When Ohioans go to the Nov. 6 ballot to decide whether to change how the state draws legislative and congressional districts, the political implications will be huge.
It could mean no more winner-takes-all for the majority party, which gerrymanders districts to its benefit. Lawmakers of both parties could face severe uncertainty.
So while redistricting may not be an issue foremost in voters’ minds, there will be a fierce debate over whether the proposal is the right alternative for the current system.
Critics have argued that Ohio’s redistricting process does a disservice to voters, reducing the impact of their votes by creating safe districts that protect incumbents, keep the majority party in power and lead to more ideological lawmakers who are less likely to compromise.
Experts use techniques such as “packing” and “cracking” — pressing large blocs of like-minded voters into a single district to lessen their influence on surrounding districts or spreading them out over several districts to dilute their power.
Although Ohio is divided fairly evenly between the two major parties, the lines Republicans drew last year give them a solid chance to hold 12 of 16 congressional seats, and a healthy majority in each state legislative chamber.
“I’m still a believer that we need to improve the current system,” said Sen. Keith Faber, R-Celina, co-chairman of the Redistricting Task Force.
“But I’m convinced this [proposed] approach is worse than the current system.”
However, those pushing for reform say they’ve seen too many years of talk about redistricting and no final action — a situation blamed on both parties. Leaders of Voters First say they have run out of patience.
The proposal seeks to take state political leaders out of the process, and hand map-making to a panel that will draw lines based on criteria such as compactness, competitiveness and keeping communities intact.
Support for proposal
“This is a reform for the underdogs, for people fighting for fairness,” said Catherine Turcer, chairwoman of Voters First, a coalition led by the League of Women Voters of Ohio and Democrats and backed by union funding.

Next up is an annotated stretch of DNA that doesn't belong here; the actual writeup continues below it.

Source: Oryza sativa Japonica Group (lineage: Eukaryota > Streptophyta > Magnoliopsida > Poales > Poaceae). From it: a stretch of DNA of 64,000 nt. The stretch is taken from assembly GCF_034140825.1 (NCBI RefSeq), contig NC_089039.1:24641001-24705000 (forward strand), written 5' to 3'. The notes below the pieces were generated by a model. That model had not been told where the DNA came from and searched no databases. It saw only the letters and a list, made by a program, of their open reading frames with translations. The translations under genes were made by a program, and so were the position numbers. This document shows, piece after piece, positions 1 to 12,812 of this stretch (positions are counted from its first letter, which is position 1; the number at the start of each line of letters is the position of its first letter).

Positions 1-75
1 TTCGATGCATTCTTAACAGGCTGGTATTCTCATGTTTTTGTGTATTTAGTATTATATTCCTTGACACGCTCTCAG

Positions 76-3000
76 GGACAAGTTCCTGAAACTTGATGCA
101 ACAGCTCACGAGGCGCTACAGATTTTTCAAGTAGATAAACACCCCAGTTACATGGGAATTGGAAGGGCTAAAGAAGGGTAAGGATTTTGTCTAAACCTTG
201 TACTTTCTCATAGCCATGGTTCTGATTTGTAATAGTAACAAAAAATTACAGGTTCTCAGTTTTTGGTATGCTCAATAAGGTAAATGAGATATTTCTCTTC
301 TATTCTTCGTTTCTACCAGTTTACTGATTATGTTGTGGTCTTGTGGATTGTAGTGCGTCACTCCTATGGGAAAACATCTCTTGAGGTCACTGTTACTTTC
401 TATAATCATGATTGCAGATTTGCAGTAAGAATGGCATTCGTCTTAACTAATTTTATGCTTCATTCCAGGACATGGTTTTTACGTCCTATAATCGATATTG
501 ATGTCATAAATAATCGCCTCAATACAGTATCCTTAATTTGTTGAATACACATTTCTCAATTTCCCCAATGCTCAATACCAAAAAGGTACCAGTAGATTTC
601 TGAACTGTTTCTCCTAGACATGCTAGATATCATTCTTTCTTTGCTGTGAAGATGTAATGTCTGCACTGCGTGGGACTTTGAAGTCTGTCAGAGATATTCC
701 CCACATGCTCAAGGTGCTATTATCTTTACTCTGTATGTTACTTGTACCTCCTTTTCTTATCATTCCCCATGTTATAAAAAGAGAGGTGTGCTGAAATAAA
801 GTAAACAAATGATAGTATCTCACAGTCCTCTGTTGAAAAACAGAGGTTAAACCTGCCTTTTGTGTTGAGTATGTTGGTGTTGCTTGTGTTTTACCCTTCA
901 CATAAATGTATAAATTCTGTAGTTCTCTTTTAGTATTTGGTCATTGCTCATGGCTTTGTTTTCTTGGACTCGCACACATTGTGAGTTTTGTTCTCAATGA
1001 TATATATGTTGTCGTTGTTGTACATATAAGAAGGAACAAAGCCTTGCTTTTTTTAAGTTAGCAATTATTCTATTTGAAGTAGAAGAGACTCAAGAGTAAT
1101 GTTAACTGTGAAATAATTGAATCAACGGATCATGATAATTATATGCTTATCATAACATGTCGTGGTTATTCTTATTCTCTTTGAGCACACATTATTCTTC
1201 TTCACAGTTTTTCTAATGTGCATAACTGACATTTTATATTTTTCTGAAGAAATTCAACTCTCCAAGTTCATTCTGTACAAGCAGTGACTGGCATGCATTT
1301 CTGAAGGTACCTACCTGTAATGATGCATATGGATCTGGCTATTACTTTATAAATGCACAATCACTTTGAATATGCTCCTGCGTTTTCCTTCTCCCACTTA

“We want Ohio votes to mean something. The manipulation of district lines is a manipulation of their vote. Changing to a fairer system will likely lead to more effective government.”
But Republicans say the proposed citizens’ panel would be unaccountable to voters and could end up drawing crazy-looking maps that are no better, and possibly worse, than what Ohio has today — particularly if it focuses on drawing competitive districts.
Guidelines for drawing districts “are very unclear,” said Secretary of State Jon Husted, who has worked for years to reform redistricting.
“There is all sorts of wiggle room that can be used for good or bad — and usually bad,” Husted said. “Nothing in their rules prevents maps from being drawn in a convoluted way. It’s left up to a group with no accountability.
Turcer said public redistricting competitions have shown that more competitive maps can be drawn without having to carve up nearly as many counties, cities and townships as the GOP maps do. On the argument of accountability, she noted that Republicans drew their maps in a downtown Columbus hotel room known as the “bunker.”
As for minority representation, Turcer said the federal Voters Rights Act still will reign.
For the first time in history, Ohio is expected to send two African-Americans to Congress — U.S. Rep. Marcia Fudge of Cleveland and Joyce Beatty, who is a heavy favorite to win the new Columbus district.
State Rep. Sandra Williams, D-Cleveland, president of the Ohio Legislative Black Caucus, said she has not examined the plan closely but that the potential loss of minority representation has caused some worry.
Neither side says how much money it wants to raise, but both know they need multimillion-dollar campaigns. Unions already have given nearly $2 million to get the issue on the ballot and are expected to spend plenty more to see it pass.
For opponents led by U.S. House Speaker John Boehner, the most-obvious places to seek money are the state and federal lawmakers who have the most to lose.
Robert T. Bennett, chairman of the Ohio Republican Party, said the opposition campaign will have to run outside the party, which is focused on the presidential, U.S. Senate and other races.
Jason Mauk, chief of staff for Senate President Tom Niehaus and a veteran political consultant, said the New Richmond Republican opposes the amendment and will play a role in trying to defeat it. But Mauk said he did not think the Senate GOP caucus would have money to give the effort.
Asked about funding, Mark Rickel, spokesman for Protect Your Vote Ohio, the Republican campaign organized to defeat the proposal, said he expects groups will step forward as they examine the plan.
But with presidential and U.S. Senate ads already clogging the airwaves, soon to be joined by congressional and legislative candidates, both sides could have trouble getting their message through.
“The TV ad schedule is very crowded and it will be difficult for anyone to break through with consistency between late August and early November,” Mauk said. “It’s one thing to get an ad on TV. It’s another entirely to play that ad enough times to have it saturate in a voter’s mind.”
Dispatch Senior Editor Joe Hallett contributed to this story. Send emails to reporter Jim Siegel at firstname.lastname@example.org.